Mobile phones became commonplace in just a few years and are now used everywhere, included remote areas of the world. These communication tools are used for personal and professional purposes, frequently by health care workers (HCWs) during care.
We and others believe that mobile phones improve the quality, rapidity, and efficiency of communication in health care settings and, therefore, improve the management of patients. In fact, professional mobile phones allow communication between HCWs anywhere in the hospital. In addition, personal mobile phones, frequently smartphones, allow the use of medical apps for evidence-based management of patients.
Mobile phones, both professional and personal, are used in close proximity to patients, as reported in behavioral studies. In a recent study we performed in a hospital setting ( Clin Microbiol Infect. 2016 May;22:456.e1-e6. doi: 10.1016/j.cmi.2015.12.008 ), more than 60% of HCWs who participated declared using phones during care, and also declared that they had halted care to patients while answering a call.
Several studies have shown that mobile phones used at hospitals are contaminated by bacteria, including highly pathogenic ones, such as methicillin-resistant Staphylococcus aureus (MRSA), Acinetobacter species, vancomycin-resistant enterococci, Pseudomonas species, and coliforms. Research suggests that these devices may serve as a reservoir of bacteria known to cause nosocomial infections and may play a role in transmission of them to patients through the hands of HCWs.
For the first time, we demonstrated the presence of RNA of epidemic viruses such as rotavirus, influenza virus, syncytial respiratory virus, and metapneumovirus on mobile phones (professional and personal) held by HCWs. In our study, 38.5% of sampled mobile phones were contaminated with RNA from viruses. RNA of rotavirus was the most frequently-detected virus, mainly on phones sampled in the pediatric emergency ward. Interestingly, we found that HCWs in pediatric wards admitted disinfecting their mobile phones less frequently than did other HCWs we interviewed.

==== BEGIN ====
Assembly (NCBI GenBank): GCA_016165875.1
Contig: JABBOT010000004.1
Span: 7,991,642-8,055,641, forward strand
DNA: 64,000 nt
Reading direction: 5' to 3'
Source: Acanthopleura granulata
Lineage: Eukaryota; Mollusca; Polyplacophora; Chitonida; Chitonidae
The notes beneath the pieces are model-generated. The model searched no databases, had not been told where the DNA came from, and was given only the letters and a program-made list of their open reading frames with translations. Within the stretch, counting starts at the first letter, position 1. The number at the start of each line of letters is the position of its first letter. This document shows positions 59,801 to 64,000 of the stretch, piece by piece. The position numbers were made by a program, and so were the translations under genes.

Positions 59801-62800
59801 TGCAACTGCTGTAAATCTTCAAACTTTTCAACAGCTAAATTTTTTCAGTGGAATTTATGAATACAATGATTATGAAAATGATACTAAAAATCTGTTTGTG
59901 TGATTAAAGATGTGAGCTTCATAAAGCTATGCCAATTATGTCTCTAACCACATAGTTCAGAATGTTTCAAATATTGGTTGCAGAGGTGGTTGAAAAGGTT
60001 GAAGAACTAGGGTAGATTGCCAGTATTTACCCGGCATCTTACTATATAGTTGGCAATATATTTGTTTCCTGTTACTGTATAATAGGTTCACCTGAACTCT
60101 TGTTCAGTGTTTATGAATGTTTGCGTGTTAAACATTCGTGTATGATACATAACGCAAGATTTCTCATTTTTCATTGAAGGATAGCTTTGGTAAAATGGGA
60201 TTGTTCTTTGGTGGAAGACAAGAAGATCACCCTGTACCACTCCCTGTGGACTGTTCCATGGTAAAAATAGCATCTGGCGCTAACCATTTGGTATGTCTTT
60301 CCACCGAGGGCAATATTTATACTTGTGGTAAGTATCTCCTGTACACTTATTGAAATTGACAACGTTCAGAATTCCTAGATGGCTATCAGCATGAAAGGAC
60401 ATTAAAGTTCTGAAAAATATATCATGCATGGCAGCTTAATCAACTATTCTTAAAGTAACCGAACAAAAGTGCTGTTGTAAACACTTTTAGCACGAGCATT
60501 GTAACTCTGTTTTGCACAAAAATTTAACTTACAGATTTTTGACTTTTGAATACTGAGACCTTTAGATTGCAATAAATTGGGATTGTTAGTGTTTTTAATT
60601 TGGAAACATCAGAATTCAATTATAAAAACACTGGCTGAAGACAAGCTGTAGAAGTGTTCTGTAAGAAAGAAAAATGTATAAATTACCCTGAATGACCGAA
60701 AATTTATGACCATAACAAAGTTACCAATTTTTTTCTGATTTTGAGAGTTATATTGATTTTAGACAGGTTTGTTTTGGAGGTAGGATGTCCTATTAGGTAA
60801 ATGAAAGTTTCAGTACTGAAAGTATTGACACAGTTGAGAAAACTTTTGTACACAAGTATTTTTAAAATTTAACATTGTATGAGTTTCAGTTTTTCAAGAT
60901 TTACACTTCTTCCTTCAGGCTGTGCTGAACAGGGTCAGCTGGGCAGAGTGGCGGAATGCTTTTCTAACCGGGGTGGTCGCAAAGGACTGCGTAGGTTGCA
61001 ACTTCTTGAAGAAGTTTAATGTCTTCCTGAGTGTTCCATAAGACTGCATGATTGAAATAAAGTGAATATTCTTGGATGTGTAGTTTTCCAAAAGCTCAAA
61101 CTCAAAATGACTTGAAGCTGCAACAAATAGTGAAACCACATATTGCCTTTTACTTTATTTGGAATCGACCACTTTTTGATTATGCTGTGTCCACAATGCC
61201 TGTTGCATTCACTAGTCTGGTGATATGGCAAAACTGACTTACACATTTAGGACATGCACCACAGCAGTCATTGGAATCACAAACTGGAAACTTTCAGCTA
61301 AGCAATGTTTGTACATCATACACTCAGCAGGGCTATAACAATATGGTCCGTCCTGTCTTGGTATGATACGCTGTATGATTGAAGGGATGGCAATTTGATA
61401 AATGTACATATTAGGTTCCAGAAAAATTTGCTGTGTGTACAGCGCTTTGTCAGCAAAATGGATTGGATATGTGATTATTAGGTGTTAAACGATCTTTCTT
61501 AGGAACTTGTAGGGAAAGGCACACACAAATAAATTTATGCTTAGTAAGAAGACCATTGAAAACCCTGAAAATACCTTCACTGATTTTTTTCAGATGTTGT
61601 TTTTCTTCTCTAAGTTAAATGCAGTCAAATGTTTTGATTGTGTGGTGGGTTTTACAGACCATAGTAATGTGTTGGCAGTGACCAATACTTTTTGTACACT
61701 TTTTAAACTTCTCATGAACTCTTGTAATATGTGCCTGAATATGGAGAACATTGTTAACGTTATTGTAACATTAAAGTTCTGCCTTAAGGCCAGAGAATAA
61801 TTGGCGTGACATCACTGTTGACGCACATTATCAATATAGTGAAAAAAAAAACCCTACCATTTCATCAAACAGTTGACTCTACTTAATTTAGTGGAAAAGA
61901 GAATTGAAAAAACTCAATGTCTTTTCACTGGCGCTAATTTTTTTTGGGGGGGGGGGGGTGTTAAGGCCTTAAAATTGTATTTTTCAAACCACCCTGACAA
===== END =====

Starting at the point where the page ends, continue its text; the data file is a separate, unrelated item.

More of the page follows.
Epidemic viruses have already been discovered on other electronic device surfaces, such as keyboards, computers, and telephone handsets. However, in contrast to these other devices, mobile phones are mobile and could be shared and transported anywhere, including in close proximity to patients. Rotaviruses are frequently found on hospital surfaces several months after an epidemic period, after surfaces were cleaned. The high prevalence of rotavirus in pediatric ward patients during our study, and its capacity to persist in the environment, are probably the main factors that explain the high frequency of rotavirus RNA detection on mobile phones in our study.
This finding highlights the possible role of mobile phones in cross-transmission of epidemic viruses, with the transfer from nonporous fomites to fingers, and from fingers to fomites – including mobile phones. Due to the difficulty and fastidiousness of viral culture, the viruses were detected only by molecular biology; the viability of the viruses could not be demonstrated. However, we believe that cross-transmission of viruses may occur, notably in health care settings. The recently reported case of a 40-year-old Ugandan man who stole a phone from a patient with Ebola and contracted the disease, also supports this hypothesis.
We also demonstrated in our study that hand hygiene after the use of mobile phones does not seem to be systematic, even for HCWs continuing care that was in process before picking up their phones. Around 30% of HCWs declared that they never perform hand hygiene before or after handling mobile phones. In addition, more than 30% of HCWs admitted that they never disinfect their phones, even their professional ones; this lack of hygiene could contribute to the persistence of RNA of epidemic viruses.
Our study does not support banning the use of mobile phones in hospitals. We just want to make HCWs aware that mobile phones, which are part of our daily practice, can be contaminated by pathogens, notably viruses. The use of disinfection wipes to clean phones, together with adherence to hand hygiene, is crucial to prevent cross-transmission.
Frequent disinfection of personal and professional mobile phones needs to be promoted to reduce contamination of phones by viruses, especially during epidemics.
In practice, each clinician needs to remember that hand hygiene should be the last thing done before patient contact, as recommended by the World Health Organization. Touching a mobile phone could transfer bacteria or viruses onto hands, and we hypothesize that it could be a factor in cross-transmission of pathogens.
Elisabeth Botelho-Nevers, MD, PhD, is an infectious diseases specialist at the University Hospital of Saint-Étienne (France) and Sylvie Pillet, PharmD, PhD, is a virologist in the Laboratory of Infectious Agents and Hygiene, University Hospital of Saint-Étienne.